35mm print courtesy of Janus Films.


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Sat, Sep 13, 2014
at 4:30 PM

Sun, Sep 14, 2014
at 7 PM

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ON APPROVAL
DIRECTOR: CLIVE BROOK
UK, 1944

In this, the second adaptation of Frederick Lonsdale’s classic comedy—the first coming in 1930—Clive Brook stars in his own production as George, the Duke of Bristol, who has recently fallen on hard times. Helen (Googie Withers), a wealthy American heiress, is infatuated with George; George’s friend Richard (Roland Culver) is in love with Maria (British stage legend Beatrice Lillie, in one of her few film roles). Hoping to gauge their level of commitment to each other, the two couples retreat to Maria’s isolated Scottish home—for an entire month. Soon, the idiosyncrasies of each personality appear and witty barbs fly like sparks in this largely unheralded comic gem from Brook—his lone directorial effort in a long and successful acting career. (80 mins.)

Newly struck 35mm print courtesy of Film Preservation Associates and Jessica Rosner. Screening on 35mm for the first time in nearly 50 years.


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Fri, Sep 19, 2014
at 7 PM

Sat, Sep 20, 2014
at 7 PM

Sun, Sep 21, 2014
at 7 PM

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MY DARLING CLEMENTINE
DIRECTOR: JOHN FORD
US, 1946

One of John Ford’s finest Westerns, and possibly the best known cinematic telling of the Gunfight at the O.K. Corral myth, MY DARLING CLEMENTINE quietly shimmers in its focus on the lyrical side of the American West. Henry Fonda plays Wyatt Earp, the legendary yet reluctant lawman of Tombstone, where he and his brothers stop during a cattle drive only to find a lawless, ramshackle town in need of cleaning up. When the youngest Earp brother is murdered while watching their cattle, Wyatt seeks justice and takes over as town marshal just as the Clantons, the region’s nastiest gang, roll in to town. While Ford stays relatively faithful to the legend, his focus on the bourgeoning relationship between Earp and new arrival Clementine Carter (Cathy Downs) makes the film much more than a simple shoot-‘em-up in the classic Western mold. (97 mins.)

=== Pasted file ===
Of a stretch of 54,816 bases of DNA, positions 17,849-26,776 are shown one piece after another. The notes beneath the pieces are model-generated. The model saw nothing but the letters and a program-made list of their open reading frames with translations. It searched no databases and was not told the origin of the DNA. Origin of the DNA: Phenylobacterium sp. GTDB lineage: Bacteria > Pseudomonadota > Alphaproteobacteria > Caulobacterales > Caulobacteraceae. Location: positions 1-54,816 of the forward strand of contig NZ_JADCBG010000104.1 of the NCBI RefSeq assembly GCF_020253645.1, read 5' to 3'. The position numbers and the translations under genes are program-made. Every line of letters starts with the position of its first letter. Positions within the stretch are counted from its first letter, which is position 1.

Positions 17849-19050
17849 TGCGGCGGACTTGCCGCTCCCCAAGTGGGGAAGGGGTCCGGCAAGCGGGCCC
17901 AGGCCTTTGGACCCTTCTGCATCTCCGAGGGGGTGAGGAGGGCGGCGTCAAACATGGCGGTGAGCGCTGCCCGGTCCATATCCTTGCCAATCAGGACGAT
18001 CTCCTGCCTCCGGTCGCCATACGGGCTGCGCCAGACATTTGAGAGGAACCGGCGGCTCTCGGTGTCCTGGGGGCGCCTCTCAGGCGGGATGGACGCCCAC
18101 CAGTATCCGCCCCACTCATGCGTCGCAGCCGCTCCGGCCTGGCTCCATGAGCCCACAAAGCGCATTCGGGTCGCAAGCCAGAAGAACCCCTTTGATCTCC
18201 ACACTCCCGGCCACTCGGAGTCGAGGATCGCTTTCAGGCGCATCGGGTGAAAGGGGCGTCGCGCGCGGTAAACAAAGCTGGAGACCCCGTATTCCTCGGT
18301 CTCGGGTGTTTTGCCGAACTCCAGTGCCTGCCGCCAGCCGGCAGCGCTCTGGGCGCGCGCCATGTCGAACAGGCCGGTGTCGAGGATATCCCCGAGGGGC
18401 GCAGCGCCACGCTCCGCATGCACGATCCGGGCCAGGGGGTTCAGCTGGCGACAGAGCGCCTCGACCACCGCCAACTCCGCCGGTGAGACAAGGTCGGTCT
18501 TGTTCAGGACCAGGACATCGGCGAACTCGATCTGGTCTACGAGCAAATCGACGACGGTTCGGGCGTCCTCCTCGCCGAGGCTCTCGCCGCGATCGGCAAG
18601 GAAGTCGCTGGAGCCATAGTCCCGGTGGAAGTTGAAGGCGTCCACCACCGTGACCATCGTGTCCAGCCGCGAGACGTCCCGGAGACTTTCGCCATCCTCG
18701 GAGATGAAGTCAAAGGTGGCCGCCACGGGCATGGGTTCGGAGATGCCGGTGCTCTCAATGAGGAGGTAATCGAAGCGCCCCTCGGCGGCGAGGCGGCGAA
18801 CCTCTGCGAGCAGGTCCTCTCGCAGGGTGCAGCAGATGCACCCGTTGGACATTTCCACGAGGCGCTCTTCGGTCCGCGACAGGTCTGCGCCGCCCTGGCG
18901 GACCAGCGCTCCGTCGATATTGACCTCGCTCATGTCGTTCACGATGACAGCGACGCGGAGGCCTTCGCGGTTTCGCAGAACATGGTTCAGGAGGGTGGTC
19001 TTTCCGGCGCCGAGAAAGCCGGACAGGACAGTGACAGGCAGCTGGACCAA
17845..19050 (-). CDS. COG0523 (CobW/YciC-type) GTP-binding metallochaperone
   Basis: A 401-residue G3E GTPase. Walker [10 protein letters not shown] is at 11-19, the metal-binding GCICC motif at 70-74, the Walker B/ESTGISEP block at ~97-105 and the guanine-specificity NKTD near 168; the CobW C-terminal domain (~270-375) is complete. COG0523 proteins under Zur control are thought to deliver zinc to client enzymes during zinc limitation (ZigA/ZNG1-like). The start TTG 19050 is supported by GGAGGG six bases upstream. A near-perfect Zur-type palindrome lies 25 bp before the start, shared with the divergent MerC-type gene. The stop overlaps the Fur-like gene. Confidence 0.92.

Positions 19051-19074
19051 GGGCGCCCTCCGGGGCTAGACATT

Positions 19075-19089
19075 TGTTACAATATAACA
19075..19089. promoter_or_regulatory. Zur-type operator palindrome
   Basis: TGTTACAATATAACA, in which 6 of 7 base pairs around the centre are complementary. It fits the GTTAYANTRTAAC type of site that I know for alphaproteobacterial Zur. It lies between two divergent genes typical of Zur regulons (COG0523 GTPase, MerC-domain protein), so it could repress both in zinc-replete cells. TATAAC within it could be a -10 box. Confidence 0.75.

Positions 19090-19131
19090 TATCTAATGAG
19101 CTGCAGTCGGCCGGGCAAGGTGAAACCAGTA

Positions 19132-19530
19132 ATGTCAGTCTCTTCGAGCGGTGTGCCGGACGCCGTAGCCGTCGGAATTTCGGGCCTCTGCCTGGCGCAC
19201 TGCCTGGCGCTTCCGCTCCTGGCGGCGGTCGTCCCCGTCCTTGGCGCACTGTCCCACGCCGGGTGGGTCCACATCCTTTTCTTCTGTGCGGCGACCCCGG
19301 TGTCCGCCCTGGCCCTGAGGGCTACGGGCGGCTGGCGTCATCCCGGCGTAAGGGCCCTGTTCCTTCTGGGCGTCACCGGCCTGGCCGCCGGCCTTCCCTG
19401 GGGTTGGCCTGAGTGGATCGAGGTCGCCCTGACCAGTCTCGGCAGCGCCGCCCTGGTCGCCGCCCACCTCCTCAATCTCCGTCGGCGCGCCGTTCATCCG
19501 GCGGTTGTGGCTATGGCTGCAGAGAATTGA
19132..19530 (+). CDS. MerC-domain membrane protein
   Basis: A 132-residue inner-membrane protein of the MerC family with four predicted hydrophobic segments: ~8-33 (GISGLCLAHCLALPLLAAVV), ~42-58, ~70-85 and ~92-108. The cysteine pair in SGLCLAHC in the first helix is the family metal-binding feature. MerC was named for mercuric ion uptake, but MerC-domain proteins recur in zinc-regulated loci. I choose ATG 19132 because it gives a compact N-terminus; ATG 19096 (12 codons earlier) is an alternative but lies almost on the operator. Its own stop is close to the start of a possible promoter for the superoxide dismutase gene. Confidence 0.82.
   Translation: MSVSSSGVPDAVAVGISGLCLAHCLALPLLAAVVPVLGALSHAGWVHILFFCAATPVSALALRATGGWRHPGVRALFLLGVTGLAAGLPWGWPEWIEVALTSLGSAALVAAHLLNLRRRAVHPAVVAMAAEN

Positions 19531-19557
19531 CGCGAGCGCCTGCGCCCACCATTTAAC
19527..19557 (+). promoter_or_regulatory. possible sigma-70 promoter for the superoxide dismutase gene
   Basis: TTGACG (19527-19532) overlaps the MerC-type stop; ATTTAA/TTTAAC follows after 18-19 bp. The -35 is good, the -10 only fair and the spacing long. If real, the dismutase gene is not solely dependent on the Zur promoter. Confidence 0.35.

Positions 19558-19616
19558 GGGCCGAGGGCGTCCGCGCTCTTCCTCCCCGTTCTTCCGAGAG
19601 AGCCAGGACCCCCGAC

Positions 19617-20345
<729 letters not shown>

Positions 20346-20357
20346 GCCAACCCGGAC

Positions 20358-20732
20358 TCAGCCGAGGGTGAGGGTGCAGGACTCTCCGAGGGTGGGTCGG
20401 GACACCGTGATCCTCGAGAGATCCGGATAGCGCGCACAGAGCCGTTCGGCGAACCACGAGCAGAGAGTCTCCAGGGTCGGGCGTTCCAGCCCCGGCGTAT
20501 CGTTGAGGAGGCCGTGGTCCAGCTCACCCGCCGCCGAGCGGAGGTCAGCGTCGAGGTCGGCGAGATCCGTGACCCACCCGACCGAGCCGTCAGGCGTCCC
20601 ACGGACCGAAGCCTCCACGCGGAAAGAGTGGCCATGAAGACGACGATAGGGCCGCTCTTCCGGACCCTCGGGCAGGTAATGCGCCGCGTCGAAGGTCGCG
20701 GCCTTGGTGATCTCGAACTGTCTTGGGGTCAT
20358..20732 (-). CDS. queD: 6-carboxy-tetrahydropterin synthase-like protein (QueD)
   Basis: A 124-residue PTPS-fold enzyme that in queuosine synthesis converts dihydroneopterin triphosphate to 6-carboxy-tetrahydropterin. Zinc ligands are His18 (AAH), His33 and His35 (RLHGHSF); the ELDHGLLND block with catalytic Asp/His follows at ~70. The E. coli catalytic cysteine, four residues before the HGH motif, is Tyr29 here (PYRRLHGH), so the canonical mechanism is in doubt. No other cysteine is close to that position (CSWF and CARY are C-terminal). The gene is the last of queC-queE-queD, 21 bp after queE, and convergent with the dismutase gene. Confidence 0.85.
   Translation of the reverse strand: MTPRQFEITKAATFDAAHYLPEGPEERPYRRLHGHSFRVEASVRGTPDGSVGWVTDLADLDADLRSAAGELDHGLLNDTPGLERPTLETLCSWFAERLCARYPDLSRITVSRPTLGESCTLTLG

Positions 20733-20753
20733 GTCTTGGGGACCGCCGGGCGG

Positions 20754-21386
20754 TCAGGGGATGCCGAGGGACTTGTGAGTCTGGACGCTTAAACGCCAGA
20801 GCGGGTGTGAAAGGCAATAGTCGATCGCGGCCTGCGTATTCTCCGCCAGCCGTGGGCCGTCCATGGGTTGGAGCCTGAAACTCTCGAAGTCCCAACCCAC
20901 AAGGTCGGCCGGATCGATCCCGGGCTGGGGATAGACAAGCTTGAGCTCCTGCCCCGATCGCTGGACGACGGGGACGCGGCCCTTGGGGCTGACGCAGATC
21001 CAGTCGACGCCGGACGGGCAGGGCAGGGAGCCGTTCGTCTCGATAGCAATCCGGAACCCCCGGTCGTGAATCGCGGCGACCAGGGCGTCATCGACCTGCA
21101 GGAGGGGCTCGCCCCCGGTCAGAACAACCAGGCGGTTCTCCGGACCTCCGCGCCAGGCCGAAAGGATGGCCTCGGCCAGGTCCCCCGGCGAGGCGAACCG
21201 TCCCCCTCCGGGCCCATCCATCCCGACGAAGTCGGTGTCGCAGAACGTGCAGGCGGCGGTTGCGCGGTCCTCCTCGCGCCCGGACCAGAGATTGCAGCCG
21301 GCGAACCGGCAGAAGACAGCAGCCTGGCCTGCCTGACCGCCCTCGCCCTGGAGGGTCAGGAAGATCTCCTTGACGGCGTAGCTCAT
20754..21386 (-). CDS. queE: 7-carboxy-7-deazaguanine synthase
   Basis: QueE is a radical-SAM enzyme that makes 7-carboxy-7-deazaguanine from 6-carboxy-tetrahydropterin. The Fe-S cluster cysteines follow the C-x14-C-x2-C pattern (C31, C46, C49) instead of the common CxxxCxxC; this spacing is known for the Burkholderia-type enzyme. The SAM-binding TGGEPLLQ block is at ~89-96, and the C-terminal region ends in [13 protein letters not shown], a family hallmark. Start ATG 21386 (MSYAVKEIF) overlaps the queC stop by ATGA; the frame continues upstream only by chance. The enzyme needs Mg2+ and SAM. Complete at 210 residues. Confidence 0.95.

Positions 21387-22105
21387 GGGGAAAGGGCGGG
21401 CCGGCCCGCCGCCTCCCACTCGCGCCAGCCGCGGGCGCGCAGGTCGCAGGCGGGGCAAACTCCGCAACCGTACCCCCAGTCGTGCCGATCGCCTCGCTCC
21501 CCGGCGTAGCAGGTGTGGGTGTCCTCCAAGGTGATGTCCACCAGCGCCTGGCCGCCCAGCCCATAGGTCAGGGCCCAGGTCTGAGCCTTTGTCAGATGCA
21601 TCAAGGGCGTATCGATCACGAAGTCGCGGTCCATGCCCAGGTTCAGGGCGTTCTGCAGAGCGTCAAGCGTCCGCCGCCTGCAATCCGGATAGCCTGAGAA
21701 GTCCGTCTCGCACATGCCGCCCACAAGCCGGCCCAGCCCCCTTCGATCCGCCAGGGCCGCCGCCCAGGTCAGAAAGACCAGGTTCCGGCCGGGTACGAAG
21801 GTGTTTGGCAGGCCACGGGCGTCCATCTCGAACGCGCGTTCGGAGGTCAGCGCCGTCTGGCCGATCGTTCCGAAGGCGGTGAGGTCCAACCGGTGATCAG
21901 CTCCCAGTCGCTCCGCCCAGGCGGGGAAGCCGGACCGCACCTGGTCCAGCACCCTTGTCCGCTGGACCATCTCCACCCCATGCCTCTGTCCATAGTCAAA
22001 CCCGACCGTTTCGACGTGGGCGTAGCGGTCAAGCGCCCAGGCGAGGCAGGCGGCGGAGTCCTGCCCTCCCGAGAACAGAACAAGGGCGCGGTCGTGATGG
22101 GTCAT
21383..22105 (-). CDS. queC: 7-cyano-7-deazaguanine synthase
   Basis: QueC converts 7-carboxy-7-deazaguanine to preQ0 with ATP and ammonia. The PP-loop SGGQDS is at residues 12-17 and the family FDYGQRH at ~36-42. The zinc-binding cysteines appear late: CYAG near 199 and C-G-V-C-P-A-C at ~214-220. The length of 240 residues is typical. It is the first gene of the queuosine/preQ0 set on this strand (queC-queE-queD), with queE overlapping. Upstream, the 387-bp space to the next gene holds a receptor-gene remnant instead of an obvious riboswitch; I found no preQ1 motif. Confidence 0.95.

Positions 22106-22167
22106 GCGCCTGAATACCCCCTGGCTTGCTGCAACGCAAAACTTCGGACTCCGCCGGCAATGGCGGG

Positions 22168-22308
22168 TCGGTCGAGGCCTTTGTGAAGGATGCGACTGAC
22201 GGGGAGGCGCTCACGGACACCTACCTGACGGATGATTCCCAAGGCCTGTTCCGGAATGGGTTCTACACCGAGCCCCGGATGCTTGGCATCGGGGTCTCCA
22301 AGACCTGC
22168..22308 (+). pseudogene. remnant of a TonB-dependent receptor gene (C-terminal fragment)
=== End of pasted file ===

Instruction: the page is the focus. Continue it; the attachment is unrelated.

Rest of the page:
2k digital transfer completed by 20th Century Fox.


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Sat, Oct 25, 2014
at 4:30 PM

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IT HAPPENED ONE NIGHT
DIRECTOR: FRANK CAPRA
US, 1934

Both at the peak of their considerable powers, Clark Gable stars opposite Claudette Colbert in Capra’s deeply felt, humane masterpiece of the recently-inaugurated Hays Code era. Ellie Andrews (Colbert), running from her father in the wake of her elopement with a dashing pilot, meets struggling newspaper reporter Peter Warne (Gable) on a New-York-to-Florida bus. Peter offers to either help Ellie reunite with her beau—somewhat selfishly, as he wants an exclusive on the story—or turn her in to her father. Here, Ellie’s choice is easy, but as she and Peter grow closer on their trip, populated with salt-of-the-earth working class folks, she has a much tougher decision to make: who will she choose to spend the rest of her life with? “Even though Capra’s film won all five of the top Oscars, it’s still pretty good.”—Dave Kehr, Chicago Reader. (105 mins.)

Digital restoration in 4k by Sony Pictures Entertainment at Colorworks.


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Sat, Oct 25, 2014